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Scientists Work to Understand Earth's Magnetic Field


Most of us rarely think about the earth's magnetic field. We might know that it helps guide birds as they travel and keeps our compasses pointing north. But, the magnetic field is much more. It is one of the main components that make life on the planet possible.

However, the processes in the Earth’s core that create the magnetic field are poorly understood. Now, scientists at the University of Maryland are working to reproduce the conditions that lie 3,000 kilometers below our feet.

Deep inside Earth is a 3,400 kilometer-wide ball of liquid metals -- iron and nickel. In the center is a smaller ball of solid iron. They combine to form what is called Earth’s core. The core creates the electric currents responsible for Earth’s magnetic field. The most immediate benefit is its part in navigation.

Daniel Lathrop is a physics professor at the University of Maryland. He runs the laboratory where Earth’s magnetic field is studied.

"And the Earth's main magnetic field is a very important part of what makes the earth a habitable planet because it shields us from a lot of the worst parts of radiation from the sun."

Evidence shows that the earth's magnetic field is not fixed in place. The strength of the field changes direction.

"What we do know is the earth's magnetic field has reversed north-south hundreds of times in earth's history. And so, the spin of the earth stays the same, but where the magnetic pole is moves and has actually reversed."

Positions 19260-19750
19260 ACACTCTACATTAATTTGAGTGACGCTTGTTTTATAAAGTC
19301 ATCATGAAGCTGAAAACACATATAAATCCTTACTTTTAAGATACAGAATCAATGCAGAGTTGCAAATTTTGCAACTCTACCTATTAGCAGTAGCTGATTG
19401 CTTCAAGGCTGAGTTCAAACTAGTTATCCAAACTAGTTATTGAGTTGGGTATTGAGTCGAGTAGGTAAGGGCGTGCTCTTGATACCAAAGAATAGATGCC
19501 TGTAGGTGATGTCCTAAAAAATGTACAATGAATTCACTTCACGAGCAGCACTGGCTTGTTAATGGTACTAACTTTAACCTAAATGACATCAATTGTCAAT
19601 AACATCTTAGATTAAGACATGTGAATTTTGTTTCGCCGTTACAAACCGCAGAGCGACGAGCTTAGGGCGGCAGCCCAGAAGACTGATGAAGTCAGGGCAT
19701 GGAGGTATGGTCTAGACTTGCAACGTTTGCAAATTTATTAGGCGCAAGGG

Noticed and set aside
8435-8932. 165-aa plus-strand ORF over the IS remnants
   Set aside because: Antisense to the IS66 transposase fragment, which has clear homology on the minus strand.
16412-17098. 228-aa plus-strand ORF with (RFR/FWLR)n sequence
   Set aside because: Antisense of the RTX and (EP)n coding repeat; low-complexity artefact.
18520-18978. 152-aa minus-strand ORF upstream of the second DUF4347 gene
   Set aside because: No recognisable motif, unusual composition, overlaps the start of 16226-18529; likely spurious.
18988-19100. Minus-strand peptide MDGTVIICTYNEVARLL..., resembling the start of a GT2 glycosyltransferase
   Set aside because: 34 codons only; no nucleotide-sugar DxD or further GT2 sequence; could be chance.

Mr. Lathrop and his team are trying to find out how and why that happens.

The researchers built a 3-meter-wide steel ball that turns. The ball is filled with 12.5 tons of sodium to reproduce the Earth’s outer core. Sodium is a soft metal that melts at just under 100 degrees Celsius.

A 1-meter-wide inner non-magnetic steel ball is used to represent Earth’s solid iron core. Both can be turned independently.

But turning them slowly has not created a process known as the dynamo effect. The dynamo effect is thought to be responsible for creating magnetic fields.

"We only see magnetic fields when we impose small magnetic fields from the outside. But imposing small magnetic fields from the outside we get a factor of 10 larger magnetic fields induced by the flow. So we have a very effective half speed gain of magnetic field, without what we called the dynamo... Now we're aiming to go full speed."

Mr. Lathrop says it is difficult to predict changes that happen over thousands of years.

"One second of operation of the experiment models 5,000 years of evolution of the magnetic field. So the goal is to take data from the experiment to do mock predictions and then you can improve the predictions."

Mr. Lathrop notes that the strength of Earth’s magnetic field has dropped about 10 percent in the last 170 years. This means the reversal process may have already started.

But the change is too slow to affect our everyday lives.

I’m Jonathan Evans.

VOA’s George Putic reported this story from Washington. Jonathan Evans adapted it. Caty Weaver was the editor.

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Words in This Story

benefit n. a good or helpful result or effect

component n. one of the parts of something such as a system or mixture; an important piece of something

navigation n. the act, activity, or process of finding the way to get to a place when you are traveling in a ship, airplane, car, etc.

mock adj. done or performed to look like the real thing

reversaln. a change to an opposite state, condition, decision, etc.

shieldv. to cover and protect someone or something

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